The Chattanooga Lookouts quickly established their most versatile player for the 2012 season.
In their opening series against Tennessee at AT&T Field, Travis Denker made one start each at first base and third base and came off the bench twice on double switches to play second base. It was an ever-changing role for the 26-year-old Californian, and that isn't expected to change.
"It is late in his career now, and the more positions he can play, the more versatile he can become," Lookouts manager Carlos Subero said. "He's played first base for us, which is probably the first time he's done that in his career, and that's going to help him. He can play third base, and he can play some second base. He's got a great bat and proved that last year.
"There are guys a little ahead of him in playing time right now, and it's a matter of where to find him a spot. So we're going to use him in this role, and I definitely think it is something that will help him."
Denker is the only position player for the Lookouts with big-league time, having played in 24 games with the San Francisco Giants in 2008. He understands the value of playing multiple positions and producing off the bench, and he is fine with this year's job description.
"If I were to go to the big leagues, it would be in this same kind of role, so it's kind of good right now that I'm getting this experience," Denker said. "The first time I got called up it was like that, and I didn't think it was going to be like that. I thought I was going to be like an everyday guy, but it didn't work out that way, and my attitude and mindset are a little bit different this year."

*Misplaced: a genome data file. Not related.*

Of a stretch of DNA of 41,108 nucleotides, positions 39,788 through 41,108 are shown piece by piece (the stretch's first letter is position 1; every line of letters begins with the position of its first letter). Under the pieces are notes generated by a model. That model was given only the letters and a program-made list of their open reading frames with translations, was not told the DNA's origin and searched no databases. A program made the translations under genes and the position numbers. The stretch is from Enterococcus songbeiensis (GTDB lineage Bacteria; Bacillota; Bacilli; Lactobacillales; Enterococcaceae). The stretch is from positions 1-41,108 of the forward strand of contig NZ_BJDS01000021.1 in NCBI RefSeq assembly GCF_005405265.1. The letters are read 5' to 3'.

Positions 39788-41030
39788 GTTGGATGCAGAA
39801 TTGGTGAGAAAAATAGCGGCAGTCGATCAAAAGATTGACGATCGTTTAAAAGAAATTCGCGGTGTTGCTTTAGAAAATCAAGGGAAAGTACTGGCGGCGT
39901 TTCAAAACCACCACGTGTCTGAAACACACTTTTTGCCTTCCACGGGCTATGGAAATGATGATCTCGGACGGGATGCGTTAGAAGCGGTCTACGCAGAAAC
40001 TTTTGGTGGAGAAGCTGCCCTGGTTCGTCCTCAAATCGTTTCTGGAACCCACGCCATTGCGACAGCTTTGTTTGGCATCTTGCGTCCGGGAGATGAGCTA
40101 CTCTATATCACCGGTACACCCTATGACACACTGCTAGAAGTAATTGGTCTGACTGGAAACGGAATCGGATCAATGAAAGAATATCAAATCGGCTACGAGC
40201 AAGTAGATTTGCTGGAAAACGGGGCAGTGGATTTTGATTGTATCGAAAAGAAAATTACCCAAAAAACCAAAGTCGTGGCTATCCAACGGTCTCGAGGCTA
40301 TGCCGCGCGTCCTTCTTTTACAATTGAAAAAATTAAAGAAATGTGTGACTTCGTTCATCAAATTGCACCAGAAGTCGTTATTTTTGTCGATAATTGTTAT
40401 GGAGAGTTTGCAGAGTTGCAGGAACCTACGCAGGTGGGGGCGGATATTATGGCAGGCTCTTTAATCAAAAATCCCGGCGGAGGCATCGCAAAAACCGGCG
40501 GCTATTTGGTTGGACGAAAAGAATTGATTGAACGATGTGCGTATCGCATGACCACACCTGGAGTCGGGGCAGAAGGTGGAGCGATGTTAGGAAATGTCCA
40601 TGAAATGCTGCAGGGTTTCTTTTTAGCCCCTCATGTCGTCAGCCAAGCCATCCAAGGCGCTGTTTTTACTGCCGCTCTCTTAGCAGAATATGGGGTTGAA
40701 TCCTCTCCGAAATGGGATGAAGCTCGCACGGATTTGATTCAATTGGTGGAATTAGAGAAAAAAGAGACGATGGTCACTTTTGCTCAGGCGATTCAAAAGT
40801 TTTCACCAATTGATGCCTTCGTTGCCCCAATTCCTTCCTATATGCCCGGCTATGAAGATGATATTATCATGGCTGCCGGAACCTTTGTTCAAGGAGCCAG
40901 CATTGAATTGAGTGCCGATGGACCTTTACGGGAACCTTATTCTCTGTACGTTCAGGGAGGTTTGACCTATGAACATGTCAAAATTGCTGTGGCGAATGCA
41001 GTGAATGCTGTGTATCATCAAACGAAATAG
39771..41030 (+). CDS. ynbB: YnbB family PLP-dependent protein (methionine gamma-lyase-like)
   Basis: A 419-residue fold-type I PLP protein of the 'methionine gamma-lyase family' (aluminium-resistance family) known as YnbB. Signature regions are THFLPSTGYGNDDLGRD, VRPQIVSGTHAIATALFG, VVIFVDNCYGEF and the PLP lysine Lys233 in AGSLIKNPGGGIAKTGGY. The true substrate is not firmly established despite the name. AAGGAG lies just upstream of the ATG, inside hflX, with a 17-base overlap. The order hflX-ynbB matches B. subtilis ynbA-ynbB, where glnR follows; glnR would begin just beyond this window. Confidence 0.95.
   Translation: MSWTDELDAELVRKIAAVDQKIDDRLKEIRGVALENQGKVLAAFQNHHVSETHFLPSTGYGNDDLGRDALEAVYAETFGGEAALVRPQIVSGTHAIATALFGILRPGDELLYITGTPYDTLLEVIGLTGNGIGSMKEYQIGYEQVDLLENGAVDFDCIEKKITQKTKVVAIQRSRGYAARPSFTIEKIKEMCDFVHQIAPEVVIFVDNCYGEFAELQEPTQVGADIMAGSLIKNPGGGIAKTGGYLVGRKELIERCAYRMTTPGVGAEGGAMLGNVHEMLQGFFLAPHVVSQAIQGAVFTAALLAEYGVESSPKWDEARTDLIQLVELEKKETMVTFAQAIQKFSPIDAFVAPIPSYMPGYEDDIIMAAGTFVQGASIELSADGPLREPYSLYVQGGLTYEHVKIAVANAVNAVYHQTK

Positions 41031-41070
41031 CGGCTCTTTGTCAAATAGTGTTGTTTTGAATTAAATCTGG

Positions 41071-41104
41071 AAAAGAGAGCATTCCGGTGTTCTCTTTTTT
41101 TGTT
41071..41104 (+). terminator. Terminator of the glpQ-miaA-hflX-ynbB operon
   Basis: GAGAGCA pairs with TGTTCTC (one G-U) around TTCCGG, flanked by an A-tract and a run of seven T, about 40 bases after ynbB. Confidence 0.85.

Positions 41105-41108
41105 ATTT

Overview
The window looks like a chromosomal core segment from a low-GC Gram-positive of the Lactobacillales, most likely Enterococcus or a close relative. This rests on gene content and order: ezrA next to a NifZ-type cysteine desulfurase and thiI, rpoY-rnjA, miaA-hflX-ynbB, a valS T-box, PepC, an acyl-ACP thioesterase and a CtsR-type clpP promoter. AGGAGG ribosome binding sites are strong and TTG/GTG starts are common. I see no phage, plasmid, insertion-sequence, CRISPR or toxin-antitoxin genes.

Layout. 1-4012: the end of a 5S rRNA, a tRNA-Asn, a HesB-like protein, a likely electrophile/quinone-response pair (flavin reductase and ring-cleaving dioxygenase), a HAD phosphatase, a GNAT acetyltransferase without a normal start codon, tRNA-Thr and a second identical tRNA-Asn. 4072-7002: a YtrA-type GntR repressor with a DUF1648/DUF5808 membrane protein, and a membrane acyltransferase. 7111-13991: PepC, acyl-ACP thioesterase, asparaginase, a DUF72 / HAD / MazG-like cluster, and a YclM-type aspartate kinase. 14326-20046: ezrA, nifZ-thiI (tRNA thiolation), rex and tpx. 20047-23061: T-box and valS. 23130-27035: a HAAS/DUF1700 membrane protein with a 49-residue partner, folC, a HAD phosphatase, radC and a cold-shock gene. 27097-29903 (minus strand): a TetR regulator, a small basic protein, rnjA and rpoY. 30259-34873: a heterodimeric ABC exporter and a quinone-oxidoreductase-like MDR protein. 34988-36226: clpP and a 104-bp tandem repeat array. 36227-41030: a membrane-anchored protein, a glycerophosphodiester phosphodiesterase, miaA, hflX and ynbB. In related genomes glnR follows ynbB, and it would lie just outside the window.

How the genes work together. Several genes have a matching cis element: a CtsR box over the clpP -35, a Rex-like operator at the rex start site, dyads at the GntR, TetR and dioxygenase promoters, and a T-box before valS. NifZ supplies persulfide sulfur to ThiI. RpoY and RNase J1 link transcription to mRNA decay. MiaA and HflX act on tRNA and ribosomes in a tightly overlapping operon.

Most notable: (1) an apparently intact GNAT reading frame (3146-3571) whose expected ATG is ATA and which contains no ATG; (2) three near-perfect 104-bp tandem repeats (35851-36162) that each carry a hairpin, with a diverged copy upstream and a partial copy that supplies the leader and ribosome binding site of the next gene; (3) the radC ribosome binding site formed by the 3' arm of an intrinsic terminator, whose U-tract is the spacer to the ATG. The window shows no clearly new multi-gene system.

A 21st-round pick of the Dodgers in 2003, Denker worked his way to Double-A before getting traded to the Giants for Mark Sweeney in August 2007. The 5-foot-9, 206-pounder hit .243 with four doubles, one triple, one home run and three RBIs during his stint in the majors, but he was placed on waivers after that season.
Denker was signed by the Dodgers a second time in May 2010, and he has found the Southern League to be very challenging.
"There are really good pitchers in this league," he said. "They don't have that big last name, but you could be facing a future Cy Young guy. The difference is there are no mistakes in the big leagues and that the scouting reports are as good as they can be. There are so many scouts at those games.
"The scouting reports here are a little bit limited, but we still find out the knowledge that we can gather."
In 66 games with the Lookouts last season, Denker hit .288 with 15 doubles, 10 homers and 33 RBIs. Entering Thursday night's game in Jacksonville, he was hitting .300.
Making the majors was always Denker's dream, and now his hope is to experience it twice.
"One of the things I try to pass on to these guys is the winning aspect," he said. "Every single pitch and every single play up there is not taken lightly. It's like a football atmosphere, and I really loved that. It's a lot of fun and it's a lot of pressure, but that's what the fun is all about.
"I probably wouldn't have played in as many games if Ray Durham wasn't a little hurt at that time, but I was grateful for whatever."
David Paschall is a sports writer for the Times Free Press. He started at the Chattanooga Free Press in 1990 and was part of the Times Free Press when the paper started in 1999. David covers University of Georgia football, as well as SEC football recruiting, SEC basketball, Chattanooga Lookouts baseball and other sports stories. He is a Chattanooga native and graduate of the Baylor School and Auburn University. David has received numerous honors for ...
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